But, Mrs…. isn’t this plagiarism? 

I loved this question. I told the students while it is okay to borrow and steal words and very short phrases from other authors, if they took more than 3 consecutive words then they’d be plagiarizing. The point is not only cut some words and the poem to still sound like the original poet’s work. The point is to discover intriguing words and re-use them for your own purposes. (Hmm…. sounds a little bit like hacking….)

After identifying words, we had the students re-look over the words that interested them and start to look for groupings of words and phrases that might make for lyrical poetry. I explained that they could use the words out of order since they are going to make it interactive, so they just needed to label the order they’d want to read their poetry. At this point, they were ready to start blacking out most of the original poem.

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Explanation of How Makey Makey Works

After about 20 minutes of poetry making, I stopped students and had them open their boxes to explore the contents of the Makey Makey Construction kit. We talked about why test leads are called alligator clips (chomp chomp) and then I had them look at the front and back of the Makey Makey as I explained what a microcontroller is and why they are important.

Why should you care about microcontrollers? Because they control everything in your world. From a computer mouse to handheld calculators, to the display on your microwave. A lot of these electronic devices we are drowning in all have a very simple AND SMALL computer inside of it. And that microcontroller does ONE thing REALLY well.  (I borrowed some of this wording from Shawn Hymel’s micro:bit tutorial!) So what if you could invent something that does one thing really well?

I showed the students were the microcontroller is located on the Makey Makey and then had them guess what the function is of a Makey Makey. (Most remembered the banana piano, some figured out it controls computer keys…..)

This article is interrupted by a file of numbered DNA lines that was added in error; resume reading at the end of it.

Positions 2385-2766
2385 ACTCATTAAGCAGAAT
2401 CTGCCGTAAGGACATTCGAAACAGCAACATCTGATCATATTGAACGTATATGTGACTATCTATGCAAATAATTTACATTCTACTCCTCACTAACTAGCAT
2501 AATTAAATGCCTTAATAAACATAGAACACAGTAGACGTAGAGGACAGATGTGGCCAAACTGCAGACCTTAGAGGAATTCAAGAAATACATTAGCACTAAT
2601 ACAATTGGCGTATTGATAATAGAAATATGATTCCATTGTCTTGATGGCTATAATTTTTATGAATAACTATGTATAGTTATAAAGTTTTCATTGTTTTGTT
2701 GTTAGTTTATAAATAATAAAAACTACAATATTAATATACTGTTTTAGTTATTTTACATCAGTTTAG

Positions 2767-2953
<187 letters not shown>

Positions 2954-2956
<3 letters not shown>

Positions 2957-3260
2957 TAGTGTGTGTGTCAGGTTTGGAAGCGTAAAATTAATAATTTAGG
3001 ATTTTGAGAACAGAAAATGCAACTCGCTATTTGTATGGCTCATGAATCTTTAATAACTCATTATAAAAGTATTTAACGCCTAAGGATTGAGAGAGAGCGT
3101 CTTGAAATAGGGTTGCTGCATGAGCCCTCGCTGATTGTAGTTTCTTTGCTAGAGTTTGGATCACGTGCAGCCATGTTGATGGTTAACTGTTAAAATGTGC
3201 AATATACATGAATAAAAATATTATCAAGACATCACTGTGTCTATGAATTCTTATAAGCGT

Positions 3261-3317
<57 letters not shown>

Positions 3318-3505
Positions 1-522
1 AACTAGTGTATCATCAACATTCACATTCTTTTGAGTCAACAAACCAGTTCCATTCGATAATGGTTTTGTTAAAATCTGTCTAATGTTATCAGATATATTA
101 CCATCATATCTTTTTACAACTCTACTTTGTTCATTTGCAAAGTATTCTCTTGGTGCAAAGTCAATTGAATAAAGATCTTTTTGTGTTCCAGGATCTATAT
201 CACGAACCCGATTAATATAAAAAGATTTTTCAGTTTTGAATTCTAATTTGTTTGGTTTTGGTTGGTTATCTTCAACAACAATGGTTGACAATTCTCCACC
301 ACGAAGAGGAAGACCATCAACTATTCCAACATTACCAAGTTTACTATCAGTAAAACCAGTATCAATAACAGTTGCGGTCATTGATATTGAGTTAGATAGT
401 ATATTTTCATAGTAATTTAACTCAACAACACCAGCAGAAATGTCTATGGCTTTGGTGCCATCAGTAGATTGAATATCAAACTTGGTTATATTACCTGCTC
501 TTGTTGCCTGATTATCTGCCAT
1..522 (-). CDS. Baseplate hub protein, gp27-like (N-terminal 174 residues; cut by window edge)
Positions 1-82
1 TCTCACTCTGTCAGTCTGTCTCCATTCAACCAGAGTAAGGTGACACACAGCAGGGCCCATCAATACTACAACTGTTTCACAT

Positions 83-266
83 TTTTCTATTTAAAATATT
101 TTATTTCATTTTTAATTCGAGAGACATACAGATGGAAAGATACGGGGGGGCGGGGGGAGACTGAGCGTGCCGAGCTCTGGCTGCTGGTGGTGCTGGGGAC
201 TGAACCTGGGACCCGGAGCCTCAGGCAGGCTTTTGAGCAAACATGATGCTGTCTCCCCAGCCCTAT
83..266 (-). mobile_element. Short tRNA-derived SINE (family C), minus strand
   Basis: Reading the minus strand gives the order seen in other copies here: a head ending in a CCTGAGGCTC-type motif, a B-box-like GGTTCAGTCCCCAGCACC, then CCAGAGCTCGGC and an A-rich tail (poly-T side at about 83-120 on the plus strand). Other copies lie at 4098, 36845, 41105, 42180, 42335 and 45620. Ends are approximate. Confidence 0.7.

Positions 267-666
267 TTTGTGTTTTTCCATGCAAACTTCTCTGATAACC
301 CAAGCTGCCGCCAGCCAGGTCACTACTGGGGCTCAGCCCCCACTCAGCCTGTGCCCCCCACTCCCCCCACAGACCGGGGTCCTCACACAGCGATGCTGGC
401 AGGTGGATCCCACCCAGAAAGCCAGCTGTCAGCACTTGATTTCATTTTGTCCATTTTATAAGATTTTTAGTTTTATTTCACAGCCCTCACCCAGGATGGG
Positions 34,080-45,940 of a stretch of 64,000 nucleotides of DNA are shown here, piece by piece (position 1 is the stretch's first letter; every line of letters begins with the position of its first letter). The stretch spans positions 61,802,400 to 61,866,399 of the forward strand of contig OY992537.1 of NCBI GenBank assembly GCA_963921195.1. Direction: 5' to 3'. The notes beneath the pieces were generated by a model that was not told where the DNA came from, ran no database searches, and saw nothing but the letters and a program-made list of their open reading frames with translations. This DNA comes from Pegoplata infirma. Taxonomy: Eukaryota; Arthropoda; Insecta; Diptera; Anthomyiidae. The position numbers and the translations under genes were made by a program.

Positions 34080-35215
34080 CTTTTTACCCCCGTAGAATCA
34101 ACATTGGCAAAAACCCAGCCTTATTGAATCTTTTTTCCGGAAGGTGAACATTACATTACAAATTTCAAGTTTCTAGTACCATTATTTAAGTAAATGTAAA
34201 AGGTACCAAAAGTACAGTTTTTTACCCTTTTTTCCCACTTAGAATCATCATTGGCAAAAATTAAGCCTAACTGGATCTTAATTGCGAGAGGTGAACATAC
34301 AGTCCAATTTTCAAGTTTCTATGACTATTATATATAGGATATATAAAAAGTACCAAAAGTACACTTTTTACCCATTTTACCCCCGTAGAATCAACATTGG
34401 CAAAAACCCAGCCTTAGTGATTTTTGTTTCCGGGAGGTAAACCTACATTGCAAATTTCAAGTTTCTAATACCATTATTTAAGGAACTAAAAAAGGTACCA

Testing and Drawing

Instead of telling them how to make it the blackout poetry work with Makey Makey, I wanted students to explore how to complete circuits on their own time. So we had a few examples handy of other student versions of black out poetry, but I told students I really wanted them to discover the information on their own. I even asked them, “Why do you think I want you to figure it out yourselves?” To which they responded, “So we’ll learn it! Duh, Mrs. Graves”

To explore how Makey Makey works, I had students plug in the USB, but not even sign into the computer or go to any particular webpage. I wanted them to see how to complete circuits just by using their hands, and then extending the key presses with wires and graphite drawings (I had 6B art pencils available at all tables.) Mrs. Myers and I noticed that this act of discovery and scientific learning in the English classroom kicked most of our students into hyper-engagement mode. The classroom atmosphere shifted and our students began testing, troubleshooting, and figuring things out.  We gave them 20-30 minutes to test out blacking out words and making Makey Makey connections. One of my favorite aspects to learning circuits by drawing them was that the students could mess up and then erase their markings to fix mistakes. Such a safe way to fail forward!

Watch this student troubleshooting below:

Super Quick Scratch Intro

After most students had working circuits, I gave the kids a super quick Scratch intro and showed them where the “Event” palette, “Sounds” palette, and Sounds tab were located in Scratch. Again, I told them, here’s a little info, but really you need to figure out how to do it on your own. At this point the kids were invested and started moving around the library to find quiet spots to record their voices reading the different stanzas of their black out poetry.

It was a GREAT couple of days of process over product, and I’m so thankful Mrs. Myers loaned me her students. Now we are on to thinking about to incorporate Scratch into another ELA lesson while the learning is fresh!

Please enjoy some of our student’s work below. If you comment on Twitter, we’ll be sure to let them know you enjoyed it:

(This particular student above asked, “Why can’t every day of English class be like this?”

Another great ex of #blackoutpoetry w #makeymakey and #scratch ! #makered

A post shared by (@makerteacherlibrarian) on

I loved how the student above was making this in our soundbooth while some of his friends were making music to accompany it. This made him perform it more like hip hop lyrics.

Butterfly Effect

Teachers are loving this idea that I shamelessly stole from David Saunders! I’ve got educators in Canada tweeting their iterations of this project and Michael Medvinsky is collaborating with others to make their own Poet-tree interactive display in his school library!

So how will you make your poetry interactive?

Want more Makey Makey Activities?

20 Makey Makey Projects for the Evil Genius (that I co-wrote with Aaron Graves) will be out next month!